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In survey research, construct validity addresses the issue of how well whatever is purported to be measured actually has been measured. That is, merely because a researcher claims that a survey has measured presidential approval, fear of crime, belief in extraterrestrial life, or any of a host of other social constructs does not mean that the measures have yielded reliable or valid data. Thus, it does not mean the constructs claimed to be measured by the researcher actually are the ones that have been measured.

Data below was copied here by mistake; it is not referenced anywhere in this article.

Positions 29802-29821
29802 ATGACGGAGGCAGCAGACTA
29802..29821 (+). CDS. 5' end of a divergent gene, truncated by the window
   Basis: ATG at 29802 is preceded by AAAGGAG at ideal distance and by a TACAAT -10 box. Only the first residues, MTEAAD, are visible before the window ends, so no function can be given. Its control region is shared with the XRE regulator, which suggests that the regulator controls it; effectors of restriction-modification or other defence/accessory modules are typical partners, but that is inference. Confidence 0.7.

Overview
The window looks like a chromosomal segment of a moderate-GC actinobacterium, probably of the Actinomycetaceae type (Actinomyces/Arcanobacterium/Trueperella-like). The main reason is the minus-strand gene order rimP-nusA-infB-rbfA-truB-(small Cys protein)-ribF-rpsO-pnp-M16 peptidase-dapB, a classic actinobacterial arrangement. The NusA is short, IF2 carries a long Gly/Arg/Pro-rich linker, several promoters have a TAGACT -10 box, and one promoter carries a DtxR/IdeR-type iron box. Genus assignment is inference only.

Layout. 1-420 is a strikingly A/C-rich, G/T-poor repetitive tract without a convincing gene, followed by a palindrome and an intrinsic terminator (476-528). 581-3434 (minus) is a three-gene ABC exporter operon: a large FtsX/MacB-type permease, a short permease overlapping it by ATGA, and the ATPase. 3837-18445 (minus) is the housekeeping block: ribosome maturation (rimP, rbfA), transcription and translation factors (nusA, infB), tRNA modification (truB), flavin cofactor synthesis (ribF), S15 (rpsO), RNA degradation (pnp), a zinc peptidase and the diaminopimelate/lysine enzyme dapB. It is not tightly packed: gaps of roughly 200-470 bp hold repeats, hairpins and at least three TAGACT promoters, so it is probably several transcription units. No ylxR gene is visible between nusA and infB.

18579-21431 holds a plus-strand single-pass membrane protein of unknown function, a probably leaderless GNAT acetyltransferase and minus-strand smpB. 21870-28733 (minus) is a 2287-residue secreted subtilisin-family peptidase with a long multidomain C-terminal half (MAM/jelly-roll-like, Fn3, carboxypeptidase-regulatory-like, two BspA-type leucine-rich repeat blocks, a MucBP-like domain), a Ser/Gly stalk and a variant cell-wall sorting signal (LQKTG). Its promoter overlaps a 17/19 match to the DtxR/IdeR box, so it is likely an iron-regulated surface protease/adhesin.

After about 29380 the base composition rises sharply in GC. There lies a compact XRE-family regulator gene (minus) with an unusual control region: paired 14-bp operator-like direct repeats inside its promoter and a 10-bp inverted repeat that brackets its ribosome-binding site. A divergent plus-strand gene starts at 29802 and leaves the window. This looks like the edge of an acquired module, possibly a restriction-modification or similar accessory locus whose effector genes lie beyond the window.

In most cases, for survey measures to have high construct validity they also should have good “face validity.” Face validity is a commonsensical notion that something should at least appear on the surface (or “at face value”) to be measuring what ...

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